Technology.am (Apr. 12, 2009) —The Sky Company of UK is testing a 3D TV delivery system. Can the U.S. be far behind?
“Our aim is to refine 3D techniques and TV production and build a content library over the coming year,” Sky Chief Engineer Chris Johns said.
Sky has broadcasted several sporting events using this 3D TV technology. The events were shot on two side-by-side cameras, and then merged together to create the three-dimensional effect. Viewers still needed special polarized glasses to see the action in 3D.
But even if the service is available, regular TVs won’t be able to show the three-dimensional images. Consider, for example, adoption of the current non-3D line of HDTVs: Though the devices have been available for years, less than a quarter of American households had a high-definition television at the end of 2008, according to data compiled by Nielsen.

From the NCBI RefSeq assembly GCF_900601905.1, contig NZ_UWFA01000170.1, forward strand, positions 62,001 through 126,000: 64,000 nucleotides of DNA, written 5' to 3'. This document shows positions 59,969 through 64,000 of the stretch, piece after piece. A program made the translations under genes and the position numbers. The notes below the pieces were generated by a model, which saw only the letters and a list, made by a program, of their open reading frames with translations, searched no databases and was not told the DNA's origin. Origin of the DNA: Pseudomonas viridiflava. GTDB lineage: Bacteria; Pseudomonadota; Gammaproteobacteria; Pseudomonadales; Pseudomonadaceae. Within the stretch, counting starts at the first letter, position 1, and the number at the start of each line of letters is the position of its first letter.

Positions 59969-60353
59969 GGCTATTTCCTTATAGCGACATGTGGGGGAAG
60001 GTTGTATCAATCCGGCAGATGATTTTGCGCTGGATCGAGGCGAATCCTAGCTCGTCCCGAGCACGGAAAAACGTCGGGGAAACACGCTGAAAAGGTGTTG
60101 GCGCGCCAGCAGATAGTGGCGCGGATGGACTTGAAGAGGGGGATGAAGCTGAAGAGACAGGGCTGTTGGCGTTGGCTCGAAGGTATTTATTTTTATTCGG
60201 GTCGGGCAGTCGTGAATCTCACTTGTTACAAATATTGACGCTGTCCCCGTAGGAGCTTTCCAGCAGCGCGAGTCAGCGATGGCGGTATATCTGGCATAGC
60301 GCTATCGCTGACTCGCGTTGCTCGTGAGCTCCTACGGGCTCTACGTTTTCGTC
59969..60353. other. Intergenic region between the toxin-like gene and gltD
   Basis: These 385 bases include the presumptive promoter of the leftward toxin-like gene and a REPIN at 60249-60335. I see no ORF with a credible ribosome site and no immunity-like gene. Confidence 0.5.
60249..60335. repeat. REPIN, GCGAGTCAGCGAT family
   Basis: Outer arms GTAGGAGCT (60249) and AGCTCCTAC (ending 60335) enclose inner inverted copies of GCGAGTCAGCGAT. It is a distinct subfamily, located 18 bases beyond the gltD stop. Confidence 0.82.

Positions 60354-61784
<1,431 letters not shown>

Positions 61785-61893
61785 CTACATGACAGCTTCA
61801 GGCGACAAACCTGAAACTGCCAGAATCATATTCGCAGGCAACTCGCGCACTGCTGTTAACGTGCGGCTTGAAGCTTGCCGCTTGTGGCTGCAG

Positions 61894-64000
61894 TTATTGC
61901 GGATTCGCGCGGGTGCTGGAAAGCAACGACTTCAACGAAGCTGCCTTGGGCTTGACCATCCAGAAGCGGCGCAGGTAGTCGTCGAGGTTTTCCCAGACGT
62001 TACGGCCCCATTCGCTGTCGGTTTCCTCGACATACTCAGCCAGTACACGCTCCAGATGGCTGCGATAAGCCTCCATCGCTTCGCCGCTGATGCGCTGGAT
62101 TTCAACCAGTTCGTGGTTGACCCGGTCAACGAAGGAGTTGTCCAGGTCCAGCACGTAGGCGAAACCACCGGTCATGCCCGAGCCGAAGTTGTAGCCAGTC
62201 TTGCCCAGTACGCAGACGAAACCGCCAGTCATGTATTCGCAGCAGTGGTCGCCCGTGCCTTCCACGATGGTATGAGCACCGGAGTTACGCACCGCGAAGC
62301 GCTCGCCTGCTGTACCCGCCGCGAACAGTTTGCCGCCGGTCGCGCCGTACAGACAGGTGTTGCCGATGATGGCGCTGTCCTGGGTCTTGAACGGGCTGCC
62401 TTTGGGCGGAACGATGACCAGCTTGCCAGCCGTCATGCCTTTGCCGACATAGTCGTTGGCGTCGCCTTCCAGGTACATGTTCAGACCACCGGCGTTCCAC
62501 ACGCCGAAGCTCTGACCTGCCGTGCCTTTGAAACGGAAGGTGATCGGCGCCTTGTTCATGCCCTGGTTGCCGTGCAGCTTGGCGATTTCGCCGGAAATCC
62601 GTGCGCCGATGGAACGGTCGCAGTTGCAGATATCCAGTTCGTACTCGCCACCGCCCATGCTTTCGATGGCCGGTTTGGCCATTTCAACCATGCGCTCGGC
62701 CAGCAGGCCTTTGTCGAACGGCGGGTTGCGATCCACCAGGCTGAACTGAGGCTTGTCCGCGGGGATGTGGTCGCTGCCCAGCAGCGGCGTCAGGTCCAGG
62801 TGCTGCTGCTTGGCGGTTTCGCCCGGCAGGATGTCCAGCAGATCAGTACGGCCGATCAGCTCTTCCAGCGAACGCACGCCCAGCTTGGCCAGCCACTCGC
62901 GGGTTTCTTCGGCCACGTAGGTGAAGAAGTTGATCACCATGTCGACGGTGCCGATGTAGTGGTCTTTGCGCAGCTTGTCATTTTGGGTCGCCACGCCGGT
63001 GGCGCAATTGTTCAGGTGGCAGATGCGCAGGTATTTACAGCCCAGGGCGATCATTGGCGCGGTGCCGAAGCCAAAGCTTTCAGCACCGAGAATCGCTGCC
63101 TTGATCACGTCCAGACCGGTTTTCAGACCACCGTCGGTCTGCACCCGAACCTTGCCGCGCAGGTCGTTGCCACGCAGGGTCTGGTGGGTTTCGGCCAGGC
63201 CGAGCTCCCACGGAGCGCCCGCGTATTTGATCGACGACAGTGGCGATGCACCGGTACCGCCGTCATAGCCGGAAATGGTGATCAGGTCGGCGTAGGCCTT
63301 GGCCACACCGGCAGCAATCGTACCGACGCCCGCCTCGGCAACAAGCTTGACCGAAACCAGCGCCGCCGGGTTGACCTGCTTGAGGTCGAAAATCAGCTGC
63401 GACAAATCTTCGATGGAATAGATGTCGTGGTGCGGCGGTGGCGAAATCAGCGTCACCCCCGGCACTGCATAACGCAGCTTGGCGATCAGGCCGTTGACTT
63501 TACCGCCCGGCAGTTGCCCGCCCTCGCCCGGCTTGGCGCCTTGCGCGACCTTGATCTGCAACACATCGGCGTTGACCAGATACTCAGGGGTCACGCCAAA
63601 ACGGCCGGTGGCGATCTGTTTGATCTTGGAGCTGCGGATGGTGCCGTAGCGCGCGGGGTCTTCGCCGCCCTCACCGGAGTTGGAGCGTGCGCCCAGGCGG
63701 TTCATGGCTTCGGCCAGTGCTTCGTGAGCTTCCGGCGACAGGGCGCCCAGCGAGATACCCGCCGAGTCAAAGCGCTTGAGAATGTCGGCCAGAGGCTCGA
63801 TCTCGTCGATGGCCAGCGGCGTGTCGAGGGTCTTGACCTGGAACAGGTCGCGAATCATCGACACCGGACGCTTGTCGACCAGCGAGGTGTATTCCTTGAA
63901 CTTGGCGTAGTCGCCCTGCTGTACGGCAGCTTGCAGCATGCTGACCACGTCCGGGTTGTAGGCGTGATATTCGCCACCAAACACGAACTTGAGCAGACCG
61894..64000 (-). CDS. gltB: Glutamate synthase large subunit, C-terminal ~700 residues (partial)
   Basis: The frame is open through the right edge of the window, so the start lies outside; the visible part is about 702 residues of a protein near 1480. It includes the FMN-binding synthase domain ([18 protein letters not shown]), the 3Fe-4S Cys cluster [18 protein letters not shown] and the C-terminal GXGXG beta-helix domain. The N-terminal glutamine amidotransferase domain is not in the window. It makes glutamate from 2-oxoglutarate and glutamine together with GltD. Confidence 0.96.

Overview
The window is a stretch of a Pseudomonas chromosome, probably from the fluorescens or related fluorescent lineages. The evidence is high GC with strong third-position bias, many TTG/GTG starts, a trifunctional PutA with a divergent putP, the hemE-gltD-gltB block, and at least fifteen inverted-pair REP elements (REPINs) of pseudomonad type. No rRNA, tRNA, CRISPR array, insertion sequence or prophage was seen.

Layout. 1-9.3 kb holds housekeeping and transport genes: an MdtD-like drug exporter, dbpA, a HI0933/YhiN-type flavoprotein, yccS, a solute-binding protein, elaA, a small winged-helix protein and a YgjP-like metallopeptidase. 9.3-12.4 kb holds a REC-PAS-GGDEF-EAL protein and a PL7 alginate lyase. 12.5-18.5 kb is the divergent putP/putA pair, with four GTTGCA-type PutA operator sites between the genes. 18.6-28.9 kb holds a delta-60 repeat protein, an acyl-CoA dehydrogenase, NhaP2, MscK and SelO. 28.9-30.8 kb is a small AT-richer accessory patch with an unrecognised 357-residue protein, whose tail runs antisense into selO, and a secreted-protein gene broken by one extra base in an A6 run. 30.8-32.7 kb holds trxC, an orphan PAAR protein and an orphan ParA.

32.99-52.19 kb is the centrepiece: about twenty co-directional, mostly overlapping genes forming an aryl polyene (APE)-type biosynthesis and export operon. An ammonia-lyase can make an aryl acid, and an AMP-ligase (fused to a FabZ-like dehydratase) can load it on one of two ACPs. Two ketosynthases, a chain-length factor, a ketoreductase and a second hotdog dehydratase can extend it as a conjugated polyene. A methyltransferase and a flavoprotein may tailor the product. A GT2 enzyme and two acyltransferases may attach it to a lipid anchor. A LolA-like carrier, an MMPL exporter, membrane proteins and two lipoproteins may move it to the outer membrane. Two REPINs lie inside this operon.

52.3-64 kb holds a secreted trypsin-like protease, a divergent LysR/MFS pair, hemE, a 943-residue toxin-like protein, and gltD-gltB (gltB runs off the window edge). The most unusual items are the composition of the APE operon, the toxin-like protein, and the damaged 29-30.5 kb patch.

The analysis found that despite impressive growth rates, only 23.3 percent of American homes owned a high-def set as of November 30, 2008.
When it comes to high-definition movies, Blu-ray players are rapidly gaining momentum, too, with disc prices dropping to as low as $10 and widespread adoption predicted within the current year. Still, the industry has yet to agree upon a standard protocol for 3D content within the medium, creating another roadblock that must be overcome before 3D TVs could gain mainstream market appeal.